Soil nutrient mapping is allowing a Pembrokeshire arable and livestock farm to adjust its fertiliser application rate within a single field – targeting higher inputs on areas with a poor nutrient status and reducing inputs on those that don’t need it.
Dudwell Farm, a Farming Connect Focus Site at Camrose, trialed a new generation of technologies that provide farmers with information on nutrient variations in their soils.
In one field, sampling showed a huge range in the phosphorous level, from a low of -1 in some parts to a high of +3 in others while potash ranged from 0 to 3+. pH varied too – from 5.3 in some parts to 6.3 in others.
Traditionally, farmers have applied fertiliser at the same rate in a single field but, armed with this new information and using variable rate application technology, inputs can be targeted where they are needed.
Precision farming advisor Ian Beecher-Jones told farmers attending a Farming Connect event at Dudwell Farm that digital maps allowed virtual boundaries to be created within fields.
“Historically, fence lines were put in for a reason, they were there to enable parts of the farm with different soil types to be managed differently,’’ he said.
“Hedges have been removed over the years but soil mapping restores those hedges digitally and allows the fields to be managed as they once were but while taking into account the scale and economics of modern farming.’’
The cost of precision sampling ranges from £15 – £25/hectare and needs to be repeated every 3-5 years.
Although there is potential to reduce inputs in some areas and therefore make cost savings, this approach extends beyond this by allowing farmers to manage their land better, improve performance and reduce nutrient run-off into watercourses.
“We must optimise every kilogramme of fertiliser that goes onto a field, we shouldn’t be applying it to areas that can’t utilise it as this just ends up in watercourses and that has a consequential environmental impact,’’ said Mr Beecher-Jones.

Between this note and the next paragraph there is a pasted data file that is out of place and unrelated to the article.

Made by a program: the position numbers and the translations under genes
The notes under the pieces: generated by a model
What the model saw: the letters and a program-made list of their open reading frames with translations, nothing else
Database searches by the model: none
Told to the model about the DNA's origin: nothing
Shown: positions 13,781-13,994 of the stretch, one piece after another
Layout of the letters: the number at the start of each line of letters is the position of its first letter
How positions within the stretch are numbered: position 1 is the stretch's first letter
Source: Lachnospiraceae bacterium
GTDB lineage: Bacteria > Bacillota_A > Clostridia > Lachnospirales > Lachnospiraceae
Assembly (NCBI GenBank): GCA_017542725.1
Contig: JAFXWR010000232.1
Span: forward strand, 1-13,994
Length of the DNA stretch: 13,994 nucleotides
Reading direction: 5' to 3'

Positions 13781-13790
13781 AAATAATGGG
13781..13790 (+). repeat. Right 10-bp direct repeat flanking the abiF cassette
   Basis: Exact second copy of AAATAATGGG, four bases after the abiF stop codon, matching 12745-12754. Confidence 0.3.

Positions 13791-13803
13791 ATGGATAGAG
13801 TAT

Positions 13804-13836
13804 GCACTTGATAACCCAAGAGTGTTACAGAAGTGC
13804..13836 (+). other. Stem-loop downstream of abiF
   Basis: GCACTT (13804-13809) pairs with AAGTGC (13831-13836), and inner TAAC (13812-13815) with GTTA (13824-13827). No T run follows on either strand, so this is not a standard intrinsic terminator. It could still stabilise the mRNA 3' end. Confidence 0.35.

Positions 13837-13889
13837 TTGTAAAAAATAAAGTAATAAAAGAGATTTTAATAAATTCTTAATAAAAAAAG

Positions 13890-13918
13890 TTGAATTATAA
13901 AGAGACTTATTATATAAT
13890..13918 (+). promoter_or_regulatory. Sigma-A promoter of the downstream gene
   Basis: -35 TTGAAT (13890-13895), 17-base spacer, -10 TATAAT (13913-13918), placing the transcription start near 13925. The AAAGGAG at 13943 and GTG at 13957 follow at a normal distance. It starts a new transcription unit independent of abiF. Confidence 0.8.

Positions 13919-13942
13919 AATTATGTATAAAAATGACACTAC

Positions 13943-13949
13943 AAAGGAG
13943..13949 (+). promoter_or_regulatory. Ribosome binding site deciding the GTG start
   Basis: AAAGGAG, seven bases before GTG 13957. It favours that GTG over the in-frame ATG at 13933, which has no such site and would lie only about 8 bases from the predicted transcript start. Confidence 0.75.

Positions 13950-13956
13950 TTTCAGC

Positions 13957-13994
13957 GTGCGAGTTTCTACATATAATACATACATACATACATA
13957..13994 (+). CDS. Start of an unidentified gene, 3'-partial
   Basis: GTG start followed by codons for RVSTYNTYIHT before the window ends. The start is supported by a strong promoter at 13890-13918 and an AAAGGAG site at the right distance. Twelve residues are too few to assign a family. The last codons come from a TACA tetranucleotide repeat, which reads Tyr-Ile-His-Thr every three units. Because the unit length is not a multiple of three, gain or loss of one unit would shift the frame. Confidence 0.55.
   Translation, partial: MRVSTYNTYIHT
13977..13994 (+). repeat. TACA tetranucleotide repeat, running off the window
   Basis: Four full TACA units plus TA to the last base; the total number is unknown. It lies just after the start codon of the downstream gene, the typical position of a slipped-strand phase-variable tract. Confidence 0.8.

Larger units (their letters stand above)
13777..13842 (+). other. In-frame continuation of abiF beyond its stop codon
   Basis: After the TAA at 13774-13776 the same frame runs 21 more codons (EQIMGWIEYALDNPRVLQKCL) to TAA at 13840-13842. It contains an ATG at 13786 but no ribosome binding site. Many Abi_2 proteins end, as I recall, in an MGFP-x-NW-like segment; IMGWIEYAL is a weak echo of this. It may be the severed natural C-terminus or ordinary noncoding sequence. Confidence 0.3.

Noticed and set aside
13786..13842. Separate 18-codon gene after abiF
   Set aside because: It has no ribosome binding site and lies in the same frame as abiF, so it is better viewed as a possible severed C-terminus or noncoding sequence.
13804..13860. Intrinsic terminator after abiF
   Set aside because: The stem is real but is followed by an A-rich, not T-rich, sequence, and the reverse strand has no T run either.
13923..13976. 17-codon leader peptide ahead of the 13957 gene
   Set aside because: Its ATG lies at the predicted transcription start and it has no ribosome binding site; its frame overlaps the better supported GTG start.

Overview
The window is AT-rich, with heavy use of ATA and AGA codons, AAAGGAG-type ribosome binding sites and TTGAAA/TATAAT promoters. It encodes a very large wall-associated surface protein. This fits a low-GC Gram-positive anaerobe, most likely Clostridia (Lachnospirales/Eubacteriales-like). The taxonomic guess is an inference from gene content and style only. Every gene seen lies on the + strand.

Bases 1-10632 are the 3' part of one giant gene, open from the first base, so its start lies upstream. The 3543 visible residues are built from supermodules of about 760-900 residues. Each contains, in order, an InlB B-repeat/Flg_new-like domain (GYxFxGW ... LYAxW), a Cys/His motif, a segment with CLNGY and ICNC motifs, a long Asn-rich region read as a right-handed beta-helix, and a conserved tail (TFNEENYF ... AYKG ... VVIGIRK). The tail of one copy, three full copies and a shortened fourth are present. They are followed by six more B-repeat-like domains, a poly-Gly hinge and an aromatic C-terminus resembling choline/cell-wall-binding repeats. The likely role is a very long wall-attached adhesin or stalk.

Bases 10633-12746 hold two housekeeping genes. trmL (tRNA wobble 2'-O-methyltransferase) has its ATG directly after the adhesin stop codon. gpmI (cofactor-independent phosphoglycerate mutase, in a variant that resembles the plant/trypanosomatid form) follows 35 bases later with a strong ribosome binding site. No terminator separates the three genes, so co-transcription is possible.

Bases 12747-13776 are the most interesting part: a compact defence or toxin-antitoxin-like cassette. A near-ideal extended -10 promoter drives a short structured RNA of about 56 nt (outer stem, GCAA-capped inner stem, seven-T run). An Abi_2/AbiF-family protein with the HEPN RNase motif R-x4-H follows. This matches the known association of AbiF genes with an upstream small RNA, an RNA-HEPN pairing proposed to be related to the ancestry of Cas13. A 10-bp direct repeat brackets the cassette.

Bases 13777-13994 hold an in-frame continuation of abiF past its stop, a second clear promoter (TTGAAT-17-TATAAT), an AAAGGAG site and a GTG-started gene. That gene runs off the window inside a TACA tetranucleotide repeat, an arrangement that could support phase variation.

“Also, if a farmer ends up using more fertiliser because their indices are low they will get better output from their system, whether that’s arable, dairy, beef or sheep.’
Tom Rees, who farms Dudwell with his father, Charles, said the maps used in combination with new yield monitoring equipment the business had invested in this year would allow the fields to be managed more efficiently.
“What the soil mapping has basically done is put the old boundaries back in the fields but has also gone a step further, splitting parcels of land into even smaller areas according to nutrient status,’’ he said.
“Rather than working with a field of six or seven hectares we will now be managing that field in areas of one or one-and-a-half hectares.’’
The Rees family, who grow 450 acres of arable crops, will grow stubble turnips in one of the fields they had mapped and potatoes in the other. They plan to use digital soil sampling in all their fields in due course.
Delana Davies, Arable and Horticulture technical officer at Farming Connect, said the technology had particular relevance for use in fields next to watercourses.
“Agri pollution is a problem that farmers must deal with, this technology can allow them to do that,’’ she said.
“Any nutrients that are running off because a field doesn’t need them is money wasted so applying these in accordance with soil indices will not only be better for the environment but for farm costs too.’’
Farming Connect supports farmers with up to 100% funding for analysing their soils. By applying to the Farming Connect Advisory Service, individual farms can receive 80% funding or, if they apply as a group of three or more, there is 100% funding.
This project is co-ordinated by Farming Connect which is funded by the European Agricultural Fund for Rural Development and the Welsh Government.